The Court cannot subscribe to plaintiffs' argument that Hoston was subjected to "an unnecessary, willful beating, both during the time that the participants were struggling for control of the weapon and thereafter." See Plaintiff's (sic) Proposed Findings of Fact and Conclusions of Law, at 10.
It was Hoston who incited the events that led to his death and these law enforcement officers used no more than that degree of force necessary to subdue Hoston. Certainly the struggle itself produced its share of injuries: the punch in the face, the hits in the mouth with the slapstick, the kicks in the chin area and chest, resulting in contusions, lacerations and abrasions, and the traumatic avulsion of the incisors. But it cannot be overlooked that those injuries did not contribute to Hoston's death and were not, under the specific circumstances detailed herein, more force than necessary to subdue Hoston and to secure his release of the loaded weapon. The actions of the deputies were in reasonable and essential response to the presenting situation. Those reactions of the deputies were required to protect their lives and/or the lives of others or, at the very least, to prevent severe bodily harm to themselves or others.
Plaintiffs further contend that Hoston, disarmed and incapable of resistance, was assaulted and battered before and during the time he was taken into the cellblock elevator, which beating they say caused his death. Disputing the defendant's witnesses' claim that the heart compression causing death occurred when deputies Burch and Stevenson fell onto Hoston's chest with their combined weight in excess of 500 pounds, at the time those witnesses verified that act happened, plaintiffs argue instead that the fatal injuries were inflicted after Hoston was disarmed and taken to the elevator.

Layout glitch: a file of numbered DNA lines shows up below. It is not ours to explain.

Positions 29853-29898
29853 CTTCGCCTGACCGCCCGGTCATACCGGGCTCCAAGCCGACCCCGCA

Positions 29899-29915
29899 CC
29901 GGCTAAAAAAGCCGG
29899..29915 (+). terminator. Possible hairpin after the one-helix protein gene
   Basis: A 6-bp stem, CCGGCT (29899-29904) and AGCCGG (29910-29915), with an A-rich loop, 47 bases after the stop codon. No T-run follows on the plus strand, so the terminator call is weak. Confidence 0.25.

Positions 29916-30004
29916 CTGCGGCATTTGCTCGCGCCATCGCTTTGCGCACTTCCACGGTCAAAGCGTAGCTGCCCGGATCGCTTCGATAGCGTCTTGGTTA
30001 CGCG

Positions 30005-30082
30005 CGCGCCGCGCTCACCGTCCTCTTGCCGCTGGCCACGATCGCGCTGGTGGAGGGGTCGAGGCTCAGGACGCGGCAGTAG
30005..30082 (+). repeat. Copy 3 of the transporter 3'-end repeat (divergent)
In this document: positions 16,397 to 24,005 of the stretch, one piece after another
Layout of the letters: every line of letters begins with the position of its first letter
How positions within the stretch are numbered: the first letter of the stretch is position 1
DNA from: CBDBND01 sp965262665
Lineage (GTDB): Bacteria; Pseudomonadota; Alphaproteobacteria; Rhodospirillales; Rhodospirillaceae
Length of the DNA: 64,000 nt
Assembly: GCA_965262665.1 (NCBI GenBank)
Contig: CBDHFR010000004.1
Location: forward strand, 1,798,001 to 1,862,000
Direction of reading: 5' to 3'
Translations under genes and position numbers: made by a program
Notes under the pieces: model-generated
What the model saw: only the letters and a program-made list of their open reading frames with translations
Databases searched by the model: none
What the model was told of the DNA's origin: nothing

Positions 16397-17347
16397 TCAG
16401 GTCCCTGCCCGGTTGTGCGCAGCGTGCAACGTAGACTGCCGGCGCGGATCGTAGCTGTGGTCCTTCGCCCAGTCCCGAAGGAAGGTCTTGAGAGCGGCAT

Evaluation of the entire record, including but not limited to the medical evidence (which wholly supported the marshals' version of how the injuries occurred), and consideration of the credibility and weight to be given to the testimony of the plaintiffs' and the defendant's witnesses, leads directly, reasonably and convincingly to the Court's conclusion that the force used by the deputies to subdue Hoston was, under all circumstances herein, essential, and, accordingly, reasonable. Tragically, the final aspect of that force, by which the deputy marshals fell on the chest of the armed defendant-prisoner was a moment of chance that could neither be anticipated nor avoided nor, under the extraordinary situation herein, characterized as excessive force.
It has therefore not been shown by the plaintiffs that the deputy United States marshals committed any tortious act against Curtis E. Hoston, Jr. be that act described as assault, battery, intentional infliction of emotional distress or "outrage". The evidence was otherwise. Convincingly and conclusively, beyond a preponderance of the evidence and indeed well beyond a reasonable doubt, the record and trial demonstrated that plaintiffs did not bear their burden of proof as to liability and are therefore not entitled to recover damages from defendant.
Accordingly, judgment shall be entered this date in favor of the United States of America and against the plaintiffs, Wanda Alexander Hoston, Ayodele O. Hoston and Curtrina Hoston.
In accordance with the Memorandum Opinion issued this date, judgment be and it hereby is entered in favor of the defendant, THE UNITED STATES OF AMERICA, and against the plaintiffs, WANDA ALEXANDER HOSTON (as Spouse and Administrator of the Estate of Curtis E. Hoston, Jr.), AYODELE O. HOSTON (a minor, through her mother and next friend, Wanda Alexander Hoston) and CURTRINA HOSTON (a minor, suing either through her next friend Wanda Alexander Hoston or her grandmother, Marietha Brown).